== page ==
When American Gangster was announced, with actors Denzel Washington and Russell Crowe and directed by Ridley Scott, it seemed like a can't miss project.
It wasn't the fault of the cast. Denzel has two Oscars and Ridley Scott directed Crowe to his Oscar-winning performance in Gladiator. Crowe's performances in A Beautiful Mind and The Insider perhaps were even better. But plans are not done deals.
Despite its acting firepower -- Ruby Dee, Chiwetel Ejiofor, Josh Brolin, Ted Levine, Armand Assante, et al. -- American Gangster has few sparks. It fires several blanks.
It's not a bad film -- it's a solid effort. It seemed as though it might contend for best picture of the year, but it's nowhere near top ten. It's workman-like and generic.
Basically American Gangster is two movies. One is about the rise of Frank Lucas (Washington), an African-American who becomes a drug kingpin in Harlem. The other is about Richie Roberts (Crowe), a cop turned federal investigator who focuses on drugs and corrupt New York cops.
One of the major problems is that in this lengthy 157 minute movie, Denzel and Russell appear together for only about ten minutes. And their mutual appearance occurs about two hours and twenty minutes into the movie. It's not enough, not nearly enough.
Director Scott and writer Steve Zaillian almost seem to have taken their actors for granted. They don't give them challenging scenes.
The main characters don't have much dimension. We find out late in the movie that Richie is Jewish when someone gives him an ethnic insult.
Richie does wear a Star of David, but a Star of David does not make a characterization. There is little if any sign of ethnicity in Richie's character. In fact, he seems to have walked in from some soap opera.
People might think that because the story is based on actual people (I hate to use the term real people), it limits them. But it doesn't have to. Casino was a very effective fictional account of Lefty Rosenthal, a living person.
In American Gangster writer Zaillian tries to add a little pizazz, by changing the "real" Richie into a womanizer. That's tacky.
Scott and Zaillian seem to concentrate more on the business allegory than on character, but both are thin. As Frank says, the most important things in business are "integrity and hardwork." That might be a good credo for filmmaking.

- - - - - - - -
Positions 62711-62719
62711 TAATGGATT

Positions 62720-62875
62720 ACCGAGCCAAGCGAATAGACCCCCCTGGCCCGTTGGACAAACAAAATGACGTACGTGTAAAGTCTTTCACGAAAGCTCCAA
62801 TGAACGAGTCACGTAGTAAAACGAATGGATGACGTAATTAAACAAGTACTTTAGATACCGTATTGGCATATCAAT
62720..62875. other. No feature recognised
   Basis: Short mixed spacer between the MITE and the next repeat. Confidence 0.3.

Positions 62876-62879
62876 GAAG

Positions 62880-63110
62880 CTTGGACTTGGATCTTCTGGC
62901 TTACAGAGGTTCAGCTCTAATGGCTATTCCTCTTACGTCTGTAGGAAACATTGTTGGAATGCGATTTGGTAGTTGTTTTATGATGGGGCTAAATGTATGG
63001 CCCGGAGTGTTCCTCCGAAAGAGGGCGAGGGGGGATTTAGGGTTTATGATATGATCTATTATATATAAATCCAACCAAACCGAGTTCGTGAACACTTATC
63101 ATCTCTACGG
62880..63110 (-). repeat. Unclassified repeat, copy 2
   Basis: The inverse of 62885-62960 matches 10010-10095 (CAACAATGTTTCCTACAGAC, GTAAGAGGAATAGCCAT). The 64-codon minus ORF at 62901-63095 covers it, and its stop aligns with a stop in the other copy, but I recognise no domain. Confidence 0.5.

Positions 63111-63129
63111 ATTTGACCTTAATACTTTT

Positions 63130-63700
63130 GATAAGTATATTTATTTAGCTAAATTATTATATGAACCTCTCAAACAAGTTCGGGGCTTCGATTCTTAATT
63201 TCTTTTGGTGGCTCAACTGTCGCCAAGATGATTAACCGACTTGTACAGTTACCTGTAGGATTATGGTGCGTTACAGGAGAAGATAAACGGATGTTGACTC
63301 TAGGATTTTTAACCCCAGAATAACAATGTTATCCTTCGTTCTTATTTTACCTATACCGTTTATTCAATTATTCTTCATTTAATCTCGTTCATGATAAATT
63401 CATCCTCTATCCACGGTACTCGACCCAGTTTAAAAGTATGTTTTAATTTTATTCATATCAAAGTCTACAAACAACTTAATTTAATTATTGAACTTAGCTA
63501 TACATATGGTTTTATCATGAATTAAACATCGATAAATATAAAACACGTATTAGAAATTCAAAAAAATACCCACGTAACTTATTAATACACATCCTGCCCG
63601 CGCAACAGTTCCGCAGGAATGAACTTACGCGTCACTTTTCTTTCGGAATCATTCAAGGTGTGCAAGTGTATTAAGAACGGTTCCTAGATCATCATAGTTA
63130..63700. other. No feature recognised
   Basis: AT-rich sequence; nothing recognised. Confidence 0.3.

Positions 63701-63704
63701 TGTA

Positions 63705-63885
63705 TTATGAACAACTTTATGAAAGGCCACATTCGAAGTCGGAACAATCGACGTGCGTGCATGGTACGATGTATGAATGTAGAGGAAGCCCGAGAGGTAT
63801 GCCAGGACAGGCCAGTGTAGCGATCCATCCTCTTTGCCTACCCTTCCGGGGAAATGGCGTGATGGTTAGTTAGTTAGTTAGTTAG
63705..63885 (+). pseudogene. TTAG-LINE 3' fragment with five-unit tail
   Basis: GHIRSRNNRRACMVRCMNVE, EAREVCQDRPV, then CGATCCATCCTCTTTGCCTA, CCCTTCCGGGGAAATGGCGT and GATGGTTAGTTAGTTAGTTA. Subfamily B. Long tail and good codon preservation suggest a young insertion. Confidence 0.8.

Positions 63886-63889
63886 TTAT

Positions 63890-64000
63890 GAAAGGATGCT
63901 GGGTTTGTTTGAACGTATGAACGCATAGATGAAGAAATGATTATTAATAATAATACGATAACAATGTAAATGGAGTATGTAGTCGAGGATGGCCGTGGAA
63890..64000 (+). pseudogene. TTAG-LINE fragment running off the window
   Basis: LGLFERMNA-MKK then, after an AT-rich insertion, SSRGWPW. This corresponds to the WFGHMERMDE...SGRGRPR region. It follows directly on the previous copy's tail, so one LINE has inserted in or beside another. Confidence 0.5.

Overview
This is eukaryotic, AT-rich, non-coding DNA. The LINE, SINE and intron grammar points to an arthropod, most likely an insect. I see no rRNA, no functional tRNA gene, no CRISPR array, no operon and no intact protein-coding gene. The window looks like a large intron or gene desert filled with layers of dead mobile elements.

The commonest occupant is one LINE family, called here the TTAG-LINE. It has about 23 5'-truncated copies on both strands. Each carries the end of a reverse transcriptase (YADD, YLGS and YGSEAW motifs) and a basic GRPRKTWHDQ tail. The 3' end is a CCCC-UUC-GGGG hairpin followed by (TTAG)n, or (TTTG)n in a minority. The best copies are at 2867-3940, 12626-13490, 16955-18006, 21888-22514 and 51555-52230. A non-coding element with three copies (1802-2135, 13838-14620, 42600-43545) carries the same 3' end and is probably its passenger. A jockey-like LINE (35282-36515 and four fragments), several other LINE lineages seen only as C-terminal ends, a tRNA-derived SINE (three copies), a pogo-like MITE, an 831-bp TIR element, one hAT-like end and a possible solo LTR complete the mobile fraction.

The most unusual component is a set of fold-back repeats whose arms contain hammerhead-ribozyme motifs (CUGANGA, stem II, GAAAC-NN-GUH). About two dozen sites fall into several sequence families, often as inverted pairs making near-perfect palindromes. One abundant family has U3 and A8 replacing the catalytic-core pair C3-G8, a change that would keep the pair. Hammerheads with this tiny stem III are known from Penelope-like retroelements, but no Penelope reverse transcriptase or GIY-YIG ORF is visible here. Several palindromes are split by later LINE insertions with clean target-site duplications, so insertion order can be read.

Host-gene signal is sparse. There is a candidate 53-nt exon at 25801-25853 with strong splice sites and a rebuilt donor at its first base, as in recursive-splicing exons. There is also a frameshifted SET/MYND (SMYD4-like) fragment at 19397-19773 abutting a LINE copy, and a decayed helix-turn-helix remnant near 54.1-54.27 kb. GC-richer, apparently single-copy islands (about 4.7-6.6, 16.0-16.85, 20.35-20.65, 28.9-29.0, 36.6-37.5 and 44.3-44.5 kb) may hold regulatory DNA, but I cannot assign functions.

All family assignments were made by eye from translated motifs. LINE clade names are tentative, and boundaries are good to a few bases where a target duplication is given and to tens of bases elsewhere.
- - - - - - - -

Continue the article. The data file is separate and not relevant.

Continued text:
In American Gangster there are juxtapositions that are supposed to speak volumes. They only speak syllables. While Frank is hosting a lavish family Thanksgiving dinner, Richie is alone eating a sandwich with crushed potato chips. Get it? The gangster is eating high on the turkey; the cop is eating low on the chips. Scenes such as this must have held more promise on the printed page.
There's not a single memorable character in American Gangster. Serpico blows away Richie Roberts. Training Day's Alonzo Harris puts Frank Lewis to shame. Armand Assante is back playing a crime boss for the 1,000th time. Still, it's good to see Ruby Dee, who plays Frank's mother.
Director Ridley Scott seems discombobulated in the crime genre. None of his movies -- from Alien to Kingdom of Heaven -- show that he is adept or inventive in that well-worn genre.
Where are Thelma and Louise (from a movie directed by Scott) when we need them? Instead we get Frank and Richie. Scott and Zaillian have turned two extraordinary actors into run-of-the-mill players. Even a great actor needs a creative script.
American Gangster is no Godfather. It's more a long-winded uncle, who talks a good game, but has difficulty delivering more than shopworn attitude.
For a change of pace, you might want to listen to interviews that I conducted in the 70s and 80s, some of which were published in my book Voices from the Set: The Film Heritage Interviews (2000).
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